Featured Image Caption: Warning Sign
Construction sites on or near roadways aren’t just dangerous for the public, they put workers at significant risk. The danger to workers can be reduced, however, if proper safety protocols, signage, barriers, and other protections are in place. However, it is up to supervisors and worksite managers to initiate and require these. Support the health and safety of your construction workplace by implementing these traffic control tips.
Use Standard Signage
Make it easy for drivers who must pass through a construction site by using signage they will recognize. They will expect to see a “Work Zone Ahead” sign, and they will expect that “Do Not Enter,” “Stop,” and other signs have the same shape and color as others in the jurisdiction. Don’t confuse them with homemade or nonstandard signage.
Correctly Deploy Barriers
Smart use of barriers is essential to good traffic control. Orange barrels, cones, and barricades establish a work zone perimeter that is off-limits to the public. You can also use these to guide drivers through traffic as these barriers show when merges and other dangers are ahead. Traffic control barriers are essential for separating drivers and pedestrians from work crews and for helping everyone notice and avoid ditches, shoulder drop-offs, and other hazards common around construction zones.
Train Flaggers Well
A well-trained flagger can successfully control traffic, preventing accidents and increasing driver confidence in a construction zone. Flaggers can monitor traffic to make sure it keeps moving. Backed-up roads frustrate drivers and increase their aggression as they pass workers. While some frustration is often unavoidable, proper guidance and supervision can decrease it. Flagging should be done by workers who have proper training, not whoever happens to be closest.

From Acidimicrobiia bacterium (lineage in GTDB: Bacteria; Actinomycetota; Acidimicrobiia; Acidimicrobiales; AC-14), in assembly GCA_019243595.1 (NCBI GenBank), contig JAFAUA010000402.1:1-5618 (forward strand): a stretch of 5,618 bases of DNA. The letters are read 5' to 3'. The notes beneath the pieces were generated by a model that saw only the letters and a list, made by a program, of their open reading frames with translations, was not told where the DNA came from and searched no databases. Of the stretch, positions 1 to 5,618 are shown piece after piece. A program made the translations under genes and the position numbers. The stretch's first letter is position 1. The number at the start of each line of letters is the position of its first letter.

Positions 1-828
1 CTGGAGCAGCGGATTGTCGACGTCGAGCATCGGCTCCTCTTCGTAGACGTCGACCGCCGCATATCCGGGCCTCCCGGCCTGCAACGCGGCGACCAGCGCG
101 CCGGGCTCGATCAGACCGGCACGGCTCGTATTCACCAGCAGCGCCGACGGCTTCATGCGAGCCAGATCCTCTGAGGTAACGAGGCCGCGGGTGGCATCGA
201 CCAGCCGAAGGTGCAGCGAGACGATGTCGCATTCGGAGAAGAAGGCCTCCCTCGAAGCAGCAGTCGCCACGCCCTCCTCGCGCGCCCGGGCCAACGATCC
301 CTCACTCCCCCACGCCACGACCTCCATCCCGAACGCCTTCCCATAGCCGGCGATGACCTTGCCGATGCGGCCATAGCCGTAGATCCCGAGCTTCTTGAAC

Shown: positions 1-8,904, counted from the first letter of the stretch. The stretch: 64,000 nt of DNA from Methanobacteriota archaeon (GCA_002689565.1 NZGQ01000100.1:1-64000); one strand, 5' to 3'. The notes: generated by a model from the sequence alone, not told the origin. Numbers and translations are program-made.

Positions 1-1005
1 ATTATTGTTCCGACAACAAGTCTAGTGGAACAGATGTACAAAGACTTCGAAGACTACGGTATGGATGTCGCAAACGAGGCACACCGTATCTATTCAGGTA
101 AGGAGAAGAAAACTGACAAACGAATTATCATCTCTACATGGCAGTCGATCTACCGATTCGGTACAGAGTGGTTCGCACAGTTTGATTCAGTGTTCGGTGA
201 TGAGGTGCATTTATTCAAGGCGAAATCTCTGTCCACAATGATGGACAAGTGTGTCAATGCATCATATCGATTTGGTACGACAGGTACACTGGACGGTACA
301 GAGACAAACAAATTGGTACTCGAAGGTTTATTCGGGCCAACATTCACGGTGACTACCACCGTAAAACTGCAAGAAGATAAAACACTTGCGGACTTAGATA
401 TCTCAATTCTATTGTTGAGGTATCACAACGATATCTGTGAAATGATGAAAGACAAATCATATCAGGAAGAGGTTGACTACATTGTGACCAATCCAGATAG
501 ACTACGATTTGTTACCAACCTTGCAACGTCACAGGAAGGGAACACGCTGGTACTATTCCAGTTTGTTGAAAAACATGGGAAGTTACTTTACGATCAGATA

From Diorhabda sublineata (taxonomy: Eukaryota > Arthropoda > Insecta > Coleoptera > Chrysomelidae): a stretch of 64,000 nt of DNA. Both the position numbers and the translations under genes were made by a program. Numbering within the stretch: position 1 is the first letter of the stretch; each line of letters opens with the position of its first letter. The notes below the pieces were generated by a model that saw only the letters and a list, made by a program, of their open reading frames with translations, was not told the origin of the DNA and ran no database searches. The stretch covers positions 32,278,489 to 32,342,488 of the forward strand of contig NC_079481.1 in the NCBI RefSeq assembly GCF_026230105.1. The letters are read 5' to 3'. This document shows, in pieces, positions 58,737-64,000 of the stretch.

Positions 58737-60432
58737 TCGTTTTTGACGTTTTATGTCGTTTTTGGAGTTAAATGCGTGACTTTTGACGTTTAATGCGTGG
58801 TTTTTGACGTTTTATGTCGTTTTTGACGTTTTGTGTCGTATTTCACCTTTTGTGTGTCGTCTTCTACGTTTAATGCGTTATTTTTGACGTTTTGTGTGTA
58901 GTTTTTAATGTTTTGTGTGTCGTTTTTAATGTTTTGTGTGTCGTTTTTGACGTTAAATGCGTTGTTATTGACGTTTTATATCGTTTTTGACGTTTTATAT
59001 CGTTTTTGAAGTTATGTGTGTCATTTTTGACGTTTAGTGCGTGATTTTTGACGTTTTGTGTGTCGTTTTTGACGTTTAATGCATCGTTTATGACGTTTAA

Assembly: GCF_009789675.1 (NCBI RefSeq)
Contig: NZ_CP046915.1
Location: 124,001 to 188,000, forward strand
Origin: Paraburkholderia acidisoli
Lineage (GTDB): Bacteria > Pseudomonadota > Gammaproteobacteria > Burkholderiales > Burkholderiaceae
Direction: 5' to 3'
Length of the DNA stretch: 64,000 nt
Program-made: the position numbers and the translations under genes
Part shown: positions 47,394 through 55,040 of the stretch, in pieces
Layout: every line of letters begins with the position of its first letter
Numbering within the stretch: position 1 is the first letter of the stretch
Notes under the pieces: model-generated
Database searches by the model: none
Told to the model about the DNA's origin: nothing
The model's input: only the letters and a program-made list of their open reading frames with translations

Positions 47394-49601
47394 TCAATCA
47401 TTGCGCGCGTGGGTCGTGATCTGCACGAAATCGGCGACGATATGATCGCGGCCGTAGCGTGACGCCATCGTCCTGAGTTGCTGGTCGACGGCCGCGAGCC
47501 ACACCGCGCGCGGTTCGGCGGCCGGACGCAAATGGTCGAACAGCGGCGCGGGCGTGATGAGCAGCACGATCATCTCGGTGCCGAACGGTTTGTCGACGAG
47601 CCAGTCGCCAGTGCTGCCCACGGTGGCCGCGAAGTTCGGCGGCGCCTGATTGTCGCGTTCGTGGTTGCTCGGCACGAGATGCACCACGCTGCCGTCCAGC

Work zone illumination is essential to a safe construction workplace because employees make mistakes in poor lighting and drivers can’t see what they need to avoid. Additionally, OSHA sets minimum lighting standards for many types of work zones. Flares, flashing LEDs, and barricade reflectors are part of the lighting plan. Just make sure your work lights don’t create glares or blind drivers.
Think About Pedestrians
When a work zone includes a crosswalk or sidewalk, signage and barricades should be used to indicate hazards for those on foot and help them avoid areas of high worker activity. In some cases, a flagger specifically for pedestrians may be the best way to make sure people aren’t walking through a construction zone when it isn’t safe to do so. In other cases, simply ensure that the car flagger keeps an eye out for pedestrians and can motion for them to cross when it’s safe to do so.
A safe construction site for workers and the public requires promoting awareness, reducing risks, and always putting safety first. When smart traffic movement procedures are in place and workers are trained to think about safety for everyone in the area at every moment, construction projects can be completed without injuries from either workers or members of the public.
By Anita Ginsburg
who is a freelance writer and residing in Denver, CO. She studied at Colorado State University, and now writes articles about health, business, family and finance. A mother of two, she enjoys traveling with her family whenever she isn’t writing. She recommends investing in traffic control equipment and training to protect your employees.